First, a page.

The Pensions Regulator (TPR) is bringing the first pensions auto-enrolment prosecution over allegations that a bus company deliberately avoided enrolling staff into a workplace pension scheme. Stotts Tours (Oldham) Limited has been accused of intentionally not enrolling its 36 employees into a workplace pension. Managing Director Alan Stott has also been individually prosecuted for “consenting or conniving” in the bus company’s offence, or allowing the offence to be committed by neglect.

Peter Stanway, our BackupHR™ legal expert comments:

Auto-enrolment legislation requires employers to provide eligible workers with a qualifying pension scheme, auto-enrol them into the scheme, and make minimum levels of contributions to the workers’ pensions. The requirements have been phased in since 2012; by February 2018, all employers will be covered by the requirement to auto-enrol workers in pension schemes.

Auto-enrolment legislation is enforced by the Pensions Regulator. Its formal powers include issuing compliance notices, conducting inspections and issuing penalty fines to employers. However, TPR can also initiate criminal proceedings against employers that “wilfully fail to comply” with the legislation, as well as directors who are implicated in any failure to comply with the law.

This is the first time that the Pensions Regulator has launched a prosecution for these specific offences, but in August a solicitor and the firm where he is a partner were ordered to pay more than £16,000 in fines and costs for refusing to give them documents which were required as part of a wider investigation. Employers that wilfully fail to comply with key auto-enrolment or re-enrolment duties, or fail to enable staff to opt in to pension membership may be convicted of a crime, and subject to a fine and/or up to two years’ imprisonment.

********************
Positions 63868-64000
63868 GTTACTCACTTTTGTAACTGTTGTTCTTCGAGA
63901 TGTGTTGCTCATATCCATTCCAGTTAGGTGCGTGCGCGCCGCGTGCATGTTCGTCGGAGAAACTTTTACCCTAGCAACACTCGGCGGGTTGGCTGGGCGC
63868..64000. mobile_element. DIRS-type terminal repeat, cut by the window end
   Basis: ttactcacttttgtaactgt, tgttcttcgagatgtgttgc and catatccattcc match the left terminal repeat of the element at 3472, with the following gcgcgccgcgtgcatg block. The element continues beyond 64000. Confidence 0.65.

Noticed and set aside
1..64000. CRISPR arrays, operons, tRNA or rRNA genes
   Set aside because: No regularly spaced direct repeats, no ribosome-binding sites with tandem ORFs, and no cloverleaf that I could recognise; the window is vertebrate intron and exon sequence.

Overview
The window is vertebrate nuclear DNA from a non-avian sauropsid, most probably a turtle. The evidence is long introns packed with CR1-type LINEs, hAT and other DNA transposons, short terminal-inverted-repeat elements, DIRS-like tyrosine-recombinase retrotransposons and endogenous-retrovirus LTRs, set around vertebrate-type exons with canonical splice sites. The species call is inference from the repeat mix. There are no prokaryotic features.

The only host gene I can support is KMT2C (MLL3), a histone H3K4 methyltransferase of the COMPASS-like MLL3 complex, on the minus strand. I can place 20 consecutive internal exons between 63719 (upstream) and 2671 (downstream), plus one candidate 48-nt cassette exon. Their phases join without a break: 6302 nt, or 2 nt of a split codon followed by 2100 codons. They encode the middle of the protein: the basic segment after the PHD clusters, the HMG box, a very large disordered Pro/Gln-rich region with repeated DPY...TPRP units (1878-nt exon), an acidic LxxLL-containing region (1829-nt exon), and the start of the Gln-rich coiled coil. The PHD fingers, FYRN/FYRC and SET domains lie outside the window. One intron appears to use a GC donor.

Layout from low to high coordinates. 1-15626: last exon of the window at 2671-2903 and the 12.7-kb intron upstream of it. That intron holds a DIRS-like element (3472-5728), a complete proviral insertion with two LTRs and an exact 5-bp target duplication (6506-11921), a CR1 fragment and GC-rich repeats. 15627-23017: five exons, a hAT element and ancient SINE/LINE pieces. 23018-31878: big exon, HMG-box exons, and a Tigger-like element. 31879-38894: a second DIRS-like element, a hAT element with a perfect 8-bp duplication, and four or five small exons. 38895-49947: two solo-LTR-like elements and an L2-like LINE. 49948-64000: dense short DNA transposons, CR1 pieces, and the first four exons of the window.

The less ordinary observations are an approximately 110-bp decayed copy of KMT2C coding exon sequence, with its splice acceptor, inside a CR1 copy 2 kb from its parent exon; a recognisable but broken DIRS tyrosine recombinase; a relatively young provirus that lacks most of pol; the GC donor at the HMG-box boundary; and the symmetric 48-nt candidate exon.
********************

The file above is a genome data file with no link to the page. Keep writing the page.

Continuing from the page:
The TPR has been cracking down on companies and individuals it says have shirked their responsibilities toward their employees’ pensions. In August, it said it would prosecute Dominic Chappell for failing to provide information and documents it requested during its investigation into the sale of BHS. It has also begun carrying out spot checks to ensure employers are complying with their automatic enrolment duties. TPR are warning employers that ignoring the penalties, which they impose could seriously damage a business’ reputation, by virtue of being named and shamed’.
The latest development is to publish details of those who have paid their Escalating Penalty Notice (EPN) but remain non-compliant. They will also publish the details of those who failed to pay their EPN, and as a result have been made subject to a court order.

Despite the publicity to raise awareness there is still a high rate of non-compliance. For various reasons, including ignorance and unwillingness to recognise reality, some employers are still not doing what they should be. TPR has no time for excuses. It said that firms which, for example, found the online system too difficult to use, made a mistake, or had a sick member of staff would not get a free pass.

TPR is using a big stick for employers who are not doing what they should be, and using all the tools at its disposal, because bad employers gain an unfair advantage over their diligent competitors. Employees of smaller employers are not getting what they are entitled to. The message from TPR is clear: If employers do not comply, they will take action.


  • If you are not sure about your staging date, find out and take action now
  • If your staging date is still due then start to prepare now
  • Do not encourage or coerce employees to opt out of the pension scheme
  • If you have started auto-enrolment, do an audit to check it is working properly
  • Cooperate fully with the TPR if they investigate

The guidance provided in this article is just that – guidance. Before taking any action make sure that you know what you are doing, or call us for specific advice.